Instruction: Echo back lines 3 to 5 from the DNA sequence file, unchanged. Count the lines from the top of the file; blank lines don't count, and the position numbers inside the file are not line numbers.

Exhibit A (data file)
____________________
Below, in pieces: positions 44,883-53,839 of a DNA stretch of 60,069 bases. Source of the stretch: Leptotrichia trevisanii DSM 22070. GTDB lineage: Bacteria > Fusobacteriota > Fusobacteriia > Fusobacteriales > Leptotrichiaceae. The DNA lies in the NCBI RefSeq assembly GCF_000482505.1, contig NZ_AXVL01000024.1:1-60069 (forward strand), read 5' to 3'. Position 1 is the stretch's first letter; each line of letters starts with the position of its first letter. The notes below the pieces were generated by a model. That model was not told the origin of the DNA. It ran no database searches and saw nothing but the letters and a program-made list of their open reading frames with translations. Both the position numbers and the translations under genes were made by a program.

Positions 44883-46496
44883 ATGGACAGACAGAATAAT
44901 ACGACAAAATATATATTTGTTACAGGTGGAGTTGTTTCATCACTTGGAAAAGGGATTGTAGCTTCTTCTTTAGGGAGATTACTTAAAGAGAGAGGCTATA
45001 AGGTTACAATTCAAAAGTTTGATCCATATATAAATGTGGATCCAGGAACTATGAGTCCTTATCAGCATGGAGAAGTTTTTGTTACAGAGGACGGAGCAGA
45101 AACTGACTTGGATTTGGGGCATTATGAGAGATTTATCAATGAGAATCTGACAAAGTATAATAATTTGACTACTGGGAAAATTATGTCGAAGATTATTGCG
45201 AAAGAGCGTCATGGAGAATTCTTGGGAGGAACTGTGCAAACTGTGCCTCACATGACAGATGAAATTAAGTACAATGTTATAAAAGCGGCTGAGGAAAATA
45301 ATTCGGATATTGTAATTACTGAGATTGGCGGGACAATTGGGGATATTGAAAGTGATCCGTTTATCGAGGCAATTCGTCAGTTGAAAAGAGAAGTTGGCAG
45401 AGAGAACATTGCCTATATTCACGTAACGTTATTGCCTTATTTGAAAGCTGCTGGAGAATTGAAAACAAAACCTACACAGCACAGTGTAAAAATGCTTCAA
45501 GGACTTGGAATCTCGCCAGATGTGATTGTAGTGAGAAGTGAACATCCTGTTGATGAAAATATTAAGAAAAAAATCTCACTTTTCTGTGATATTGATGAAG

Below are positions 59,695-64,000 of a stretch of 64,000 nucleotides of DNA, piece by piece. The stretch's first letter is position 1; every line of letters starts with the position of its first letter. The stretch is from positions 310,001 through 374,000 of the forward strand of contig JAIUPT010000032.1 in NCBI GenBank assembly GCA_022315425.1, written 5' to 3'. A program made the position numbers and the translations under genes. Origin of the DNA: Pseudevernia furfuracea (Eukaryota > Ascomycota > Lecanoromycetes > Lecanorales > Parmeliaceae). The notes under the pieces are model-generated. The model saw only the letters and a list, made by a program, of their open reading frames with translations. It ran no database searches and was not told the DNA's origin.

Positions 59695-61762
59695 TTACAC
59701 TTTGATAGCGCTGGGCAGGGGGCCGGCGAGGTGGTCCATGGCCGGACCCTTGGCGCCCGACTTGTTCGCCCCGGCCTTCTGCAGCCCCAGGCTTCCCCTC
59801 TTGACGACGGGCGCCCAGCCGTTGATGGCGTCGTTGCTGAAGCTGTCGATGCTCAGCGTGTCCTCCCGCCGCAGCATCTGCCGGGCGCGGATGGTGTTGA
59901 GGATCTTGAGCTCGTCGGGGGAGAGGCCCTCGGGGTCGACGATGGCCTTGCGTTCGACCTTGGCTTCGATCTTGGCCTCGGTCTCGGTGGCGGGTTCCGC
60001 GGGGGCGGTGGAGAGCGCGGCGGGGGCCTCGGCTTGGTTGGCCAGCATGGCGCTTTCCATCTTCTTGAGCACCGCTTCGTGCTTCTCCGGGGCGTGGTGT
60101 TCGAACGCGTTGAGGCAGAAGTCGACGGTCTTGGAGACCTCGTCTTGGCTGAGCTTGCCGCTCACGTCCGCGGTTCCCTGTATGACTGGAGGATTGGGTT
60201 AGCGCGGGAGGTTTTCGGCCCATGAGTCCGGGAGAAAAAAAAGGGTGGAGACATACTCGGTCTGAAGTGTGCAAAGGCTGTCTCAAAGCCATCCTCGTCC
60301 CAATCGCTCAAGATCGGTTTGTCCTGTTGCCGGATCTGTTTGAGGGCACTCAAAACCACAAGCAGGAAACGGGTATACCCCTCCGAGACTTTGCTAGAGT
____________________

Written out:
44883 ATGGACAGACAGAATAAT
44901 ACGACAAAATATATATTTGTTACAGGTGGAGTTGTTTCATCACTTGGAAAAGGGATTGTAGCTTCTTCTTTAGGGAGATTACTTAAAGAGAGAGGCTATA
45001 AGGTTACAATTCAAAAGTTTGATCCATATATAAATGTGGATCCAGGAACTATGAGTCCTTATCAGCATGGAGAAGTTTTTGTTACAGAGGACGGAGCAGA